Aperi Strikes Back
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The IBM-led Aperi storage management effort showed that reports of its demise were greatly exaggerated, with an announcement Wednesday that it will join the open source Eclipse Foundation and donate millions of lines of code.
Last week's announcement by Sun, EMC, HP, HDS and Symantec that they would focus their storage management efforts on the Storage Networking Industry Association's Storage Management Initiative Specification (SMI-S) left some analysts wondering if it was the beginning of the end for Aperi.
The Aperi effort IBM, Brocade, Cisco, CA, Emulex, LSI Logic, Fujitsu, McData, Network Appliance and now Novell announced Wednesday that it will work with SNIA on its open source implementation of SMI-S.
"SNIA's planned relationship with Aperi will include interoperability programs for SMI-S, the use of SNIA facilities for Aperi interoperability programs, and advancing current and new storage standards," Adams said. "The IT industry will benefit from Aperi helping to drive SMI-S implementations, storage technologies and open standards."
Bob Sutor, IBM's vice president of standards and open source, said IBM has a "tremendous amount of experience for how standards come together," and said Aperi chose Eclipse because of its "unparalleled record of success in open standards."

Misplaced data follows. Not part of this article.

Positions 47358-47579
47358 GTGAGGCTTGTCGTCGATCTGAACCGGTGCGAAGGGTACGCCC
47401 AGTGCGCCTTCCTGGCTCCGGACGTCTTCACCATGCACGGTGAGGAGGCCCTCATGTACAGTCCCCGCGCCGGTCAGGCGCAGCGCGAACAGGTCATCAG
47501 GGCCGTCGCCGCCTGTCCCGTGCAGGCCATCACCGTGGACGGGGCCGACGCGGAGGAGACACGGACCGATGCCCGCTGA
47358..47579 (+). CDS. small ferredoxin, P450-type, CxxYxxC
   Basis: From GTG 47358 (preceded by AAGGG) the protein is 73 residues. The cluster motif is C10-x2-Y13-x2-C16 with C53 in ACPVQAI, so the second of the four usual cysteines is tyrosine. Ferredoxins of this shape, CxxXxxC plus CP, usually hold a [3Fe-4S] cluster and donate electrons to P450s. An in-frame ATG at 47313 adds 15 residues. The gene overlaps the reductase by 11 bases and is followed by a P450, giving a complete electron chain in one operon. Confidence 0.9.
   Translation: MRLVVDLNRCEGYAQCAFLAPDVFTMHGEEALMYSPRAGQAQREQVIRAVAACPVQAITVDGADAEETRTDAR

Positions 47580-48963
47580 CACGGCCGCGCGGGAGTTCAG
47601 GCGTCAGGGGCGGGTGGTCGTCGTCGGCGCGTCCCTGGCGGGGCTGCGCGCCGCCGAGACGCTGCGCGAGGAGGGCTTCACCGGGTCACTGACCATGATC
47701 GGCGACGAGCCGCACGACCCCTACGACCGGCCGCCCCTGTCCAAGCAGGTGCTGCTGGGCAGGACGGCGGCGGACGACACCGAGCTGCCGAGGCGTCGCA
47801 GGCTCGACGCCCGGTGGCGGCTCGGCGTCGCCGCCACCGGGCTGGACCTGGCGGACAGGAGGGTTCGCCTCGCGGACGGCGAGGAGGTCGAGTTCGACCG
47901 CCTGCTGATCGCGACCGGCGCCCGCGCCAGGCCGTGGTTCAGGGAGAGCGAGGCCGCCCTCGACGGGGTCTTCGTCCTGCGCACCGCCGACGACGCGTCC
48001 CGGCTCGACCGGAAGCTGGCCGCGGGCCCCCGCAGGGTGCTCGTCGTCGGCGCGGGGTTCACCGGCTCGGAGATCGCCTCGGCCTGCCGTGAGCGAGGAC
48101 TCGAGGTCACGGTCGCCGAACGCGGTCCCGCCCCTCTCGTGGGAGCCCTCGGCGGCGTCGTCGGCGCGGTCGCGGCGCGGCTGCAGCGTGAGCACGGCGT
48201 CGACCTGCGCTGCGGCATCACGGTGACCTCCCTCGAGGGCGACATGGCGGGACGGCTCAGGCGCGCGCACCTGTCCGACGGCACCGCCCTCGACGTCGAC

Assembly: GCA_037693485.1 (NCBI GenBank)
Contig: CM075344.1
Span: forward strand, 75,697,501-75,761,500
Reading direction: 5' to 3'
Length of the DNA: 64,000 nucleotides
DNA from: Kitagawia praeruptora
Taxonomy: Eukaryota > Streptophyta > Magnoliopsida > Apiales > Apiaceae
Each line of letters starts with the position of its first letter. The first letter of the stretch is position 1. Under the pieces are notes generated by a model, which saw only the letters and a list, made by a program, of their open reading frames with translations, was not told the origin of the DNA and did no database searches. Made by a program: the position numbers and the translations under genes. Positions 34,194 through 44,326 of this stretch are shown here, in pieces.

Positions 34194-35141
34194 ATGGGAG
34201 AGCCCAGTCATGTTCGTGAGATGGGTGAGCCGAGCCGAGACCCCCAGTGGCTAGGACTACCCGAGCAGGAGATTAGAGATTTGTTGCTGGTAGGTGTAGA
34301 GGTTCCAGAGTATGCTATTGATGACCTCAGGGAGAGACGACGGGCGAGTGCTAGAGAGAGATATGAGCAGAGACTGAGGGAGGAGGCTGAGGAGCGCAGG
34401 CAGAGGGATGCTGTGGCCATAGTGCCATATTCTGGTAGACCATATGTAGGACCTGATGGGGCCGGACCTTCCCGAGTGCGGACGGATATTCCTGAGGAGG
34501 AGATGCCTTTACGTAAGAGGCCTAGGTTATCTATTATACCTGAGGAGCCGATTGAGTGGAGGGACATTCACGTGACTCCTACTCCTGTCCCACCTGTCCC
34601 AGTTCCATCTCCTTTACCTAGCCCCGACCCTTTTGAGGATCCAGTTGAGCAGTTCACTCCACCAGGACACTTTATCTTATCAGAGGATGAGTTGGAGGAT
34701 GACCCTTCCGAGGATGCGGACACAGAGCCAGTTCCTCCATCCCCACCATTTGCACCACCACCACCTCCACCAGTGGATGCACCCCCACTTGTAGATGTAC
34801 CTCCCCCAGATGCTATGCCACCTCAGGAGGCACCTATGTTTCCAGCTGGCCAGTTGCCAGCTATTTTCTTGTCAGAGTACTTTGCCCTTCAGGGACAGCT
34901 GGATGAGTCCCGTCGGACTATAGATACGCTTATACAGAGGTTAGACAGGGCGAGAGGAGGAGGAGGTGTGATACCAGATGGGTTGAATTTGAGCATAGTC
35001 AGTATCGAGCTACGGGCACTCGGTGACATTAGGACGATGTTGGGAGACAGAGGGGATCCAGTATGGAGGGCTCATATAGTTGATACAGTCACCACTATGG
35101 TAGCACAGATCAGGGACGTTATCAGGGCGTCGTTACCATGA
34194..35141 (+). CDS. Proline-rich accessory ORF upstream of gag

Aperi will be "the open source project that implements relevant SNIA standards," most notably SMI-S, Sutor said. "This will accelerate the broad adoption of these standards."
Sutor issued an open invitation to other storage vendors to join the effort. "They're more than welcome to come in and strongly influence the direction of this effort," he said. "At some point, it behooves them to come and join and donate code and influence the process."
Storage customers, he said, "want a solution that can span any type of hardware. It future-proofs what they do."
To advance the development of the Aperi framework, Fujitsu, IBM and McData said they will contribute storage management software code to the project. IBM plans to contribute more than one million lines of code from its TotalStorage Productivity Center software.
But it remains to be seen what will bridge the gap between what has been characterized by some observers as IBM and its partners on one side including the top storage switch vendors and other major storage vendors on the other side.